Thank you for the additional comment. 

    We explored using failure groups for disk-order-management, but we need to use failure groups for high-availability purposes also.  We mirror all metadata, and in some high-value GPFS clusters we also mirror the data, either locally, or to a second data center about 1/2 mile away across company-owned dark fiber.  It seemed too complex to manage and we needed dozens of failure groups on our largest configurations.  Of course, .. not that our NSD-ordering technique is easy ... but we had already built the automation supporting the NSD-ordering for another purpose.

    We would value the capability to use the topology vector (xx:yy:zz) form of the failure domain with non-FPO configurations.  It would help on some of the "ordering" issues, but also allow us to better balance replica IO.

    Does anyone know if it is possible?  We already have the tools/scripts/techniques and automation to generate the topology vector, and we have a 100% mirrored configuration being installed in the next month that we test with.  We would also be very interested in using the storage pool "group factor" in a non-FPO environment (another discussion).

    We have been using our own "topology vector" concept for over four years.  We built the tools to create a cluster-wide persistent LUN naming system that was topology-aware to help manage, configure, and troubleshoot individual paths of a multipath device.  In doing so, we discovered the micro-clumping and micro-starvation issues between active paths to a single LUN.  The artifact of the topology-aware crafted ordering of paths within a multipath group micro-balanced not only the ports on the NSD servers, but improved the IO balanced on the storage array's host ports.  We found the same concept also applied at the LUN-level, when creating a list of LUNs that was used for "striping", be it GPFS, or other stripe-capable file system or LVM.  The LUN-ordering  impact was not as significant as the paths-order-within-multipath, but it was measurable and was effectively "free" because we already had the automation and tools.  For us, generating an optimized NSD ordering is a simple right-to-left sort of our internal topology vector generated by our persistent LUN naming tool.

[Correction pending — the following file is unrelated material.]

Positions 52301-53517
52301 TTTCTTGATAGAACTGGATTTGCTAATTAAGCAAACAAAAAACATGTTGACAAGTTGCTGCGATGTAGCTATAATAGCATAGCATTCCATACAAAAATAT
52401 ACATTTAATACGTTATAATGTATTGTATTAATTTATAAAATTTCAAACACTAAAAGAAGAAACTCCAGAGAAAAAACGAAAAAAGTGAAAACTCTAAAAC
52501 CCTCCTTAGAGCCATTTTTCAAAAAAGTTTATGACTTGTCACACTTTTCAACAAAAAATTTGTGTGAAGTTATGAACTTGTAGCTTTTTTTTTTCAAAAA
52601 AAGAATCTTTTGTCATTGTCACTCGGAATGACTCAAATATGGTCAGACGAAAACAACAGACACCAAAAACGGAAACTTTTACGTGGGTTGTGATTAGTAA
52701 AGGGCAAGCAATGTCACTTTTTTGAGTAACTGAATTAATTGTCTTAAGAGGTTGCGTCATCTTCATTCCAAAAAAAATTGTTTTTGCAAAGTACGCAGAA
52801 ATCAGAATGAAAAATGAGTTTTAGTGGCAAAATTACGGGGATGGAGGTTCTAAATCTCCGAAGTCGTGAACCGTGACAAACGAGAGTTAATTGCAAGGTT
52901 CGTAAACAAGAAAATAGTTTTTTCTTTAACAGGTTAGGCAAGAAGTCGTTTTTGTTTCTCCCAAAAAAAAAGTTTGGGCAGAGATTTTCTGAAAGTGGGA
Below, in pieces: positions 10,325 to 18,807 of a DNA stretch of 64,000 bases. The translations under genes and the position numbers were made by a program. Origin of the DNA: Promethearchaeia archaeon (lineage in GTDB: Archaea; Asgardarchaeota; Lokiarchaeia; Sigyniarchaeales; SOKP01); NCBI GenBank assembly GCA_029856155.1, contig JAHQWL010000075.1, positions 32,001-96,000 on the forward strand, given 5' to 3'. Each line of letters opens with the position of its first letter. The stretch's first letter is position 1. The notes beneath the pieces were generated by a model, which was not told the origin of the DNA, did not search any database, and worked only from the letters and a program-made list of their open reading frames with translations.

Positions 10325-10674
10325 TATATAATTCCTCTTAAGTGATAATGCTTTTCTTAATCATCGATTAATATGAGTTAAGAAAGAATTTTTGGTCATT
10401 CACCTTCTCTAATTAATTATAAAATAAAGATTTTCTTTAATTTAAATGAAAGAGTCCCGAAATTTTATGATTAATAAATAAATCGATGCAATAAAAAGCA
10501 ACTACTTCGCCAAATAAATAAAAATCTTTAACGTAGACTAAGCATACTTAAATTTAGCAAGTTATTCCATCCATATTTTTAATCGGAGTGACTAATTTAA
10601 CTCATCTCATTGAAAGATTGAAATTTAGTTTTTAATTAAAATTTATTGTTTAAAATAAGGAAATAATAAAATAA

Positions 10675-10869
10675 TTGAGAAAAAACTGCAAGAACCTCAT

BTW:  We have offered to share our persistent LUN naming tool., the topology-aware multipath-ordering and NSD-ordering with IBM/Storage and IBM/GPFS with little interest.  We have installed the scripts and demonstrated their use during a visit to the IBM Gaithersburg labs several years ago.  Using the tools, we created a multi-PB GPFS file system with both optimized multipath and NSD ordering, across multiple storage arrays in under two hours, not including disk format times. 

     

    We would value the capability to use the topology vector (xx:yy:zz) form of the failure domain with non-FPO configurations. 

    No, this form of FG specification isn't really applicable outside of FPO.  The entire concept is based around the concept of placing one replica on disks local to the node, one replica on a disk inside the same rack, and one replica elsewhere.  This requires using FPO-style allocation maps.

    We would also be very interested in using the storage pool "group factor" in a non-FPO environment (another discussion).

    Again, this is not easy.  In principle, the BGF concept could be viewed as applicable outside of FPO.  In reality, it's tied to the use of FPO-style allocation maps, and a fundamental assumption that each disk is seen by exactly one node.  The current code won't work with twin-tailed disks or SANs.

    yuri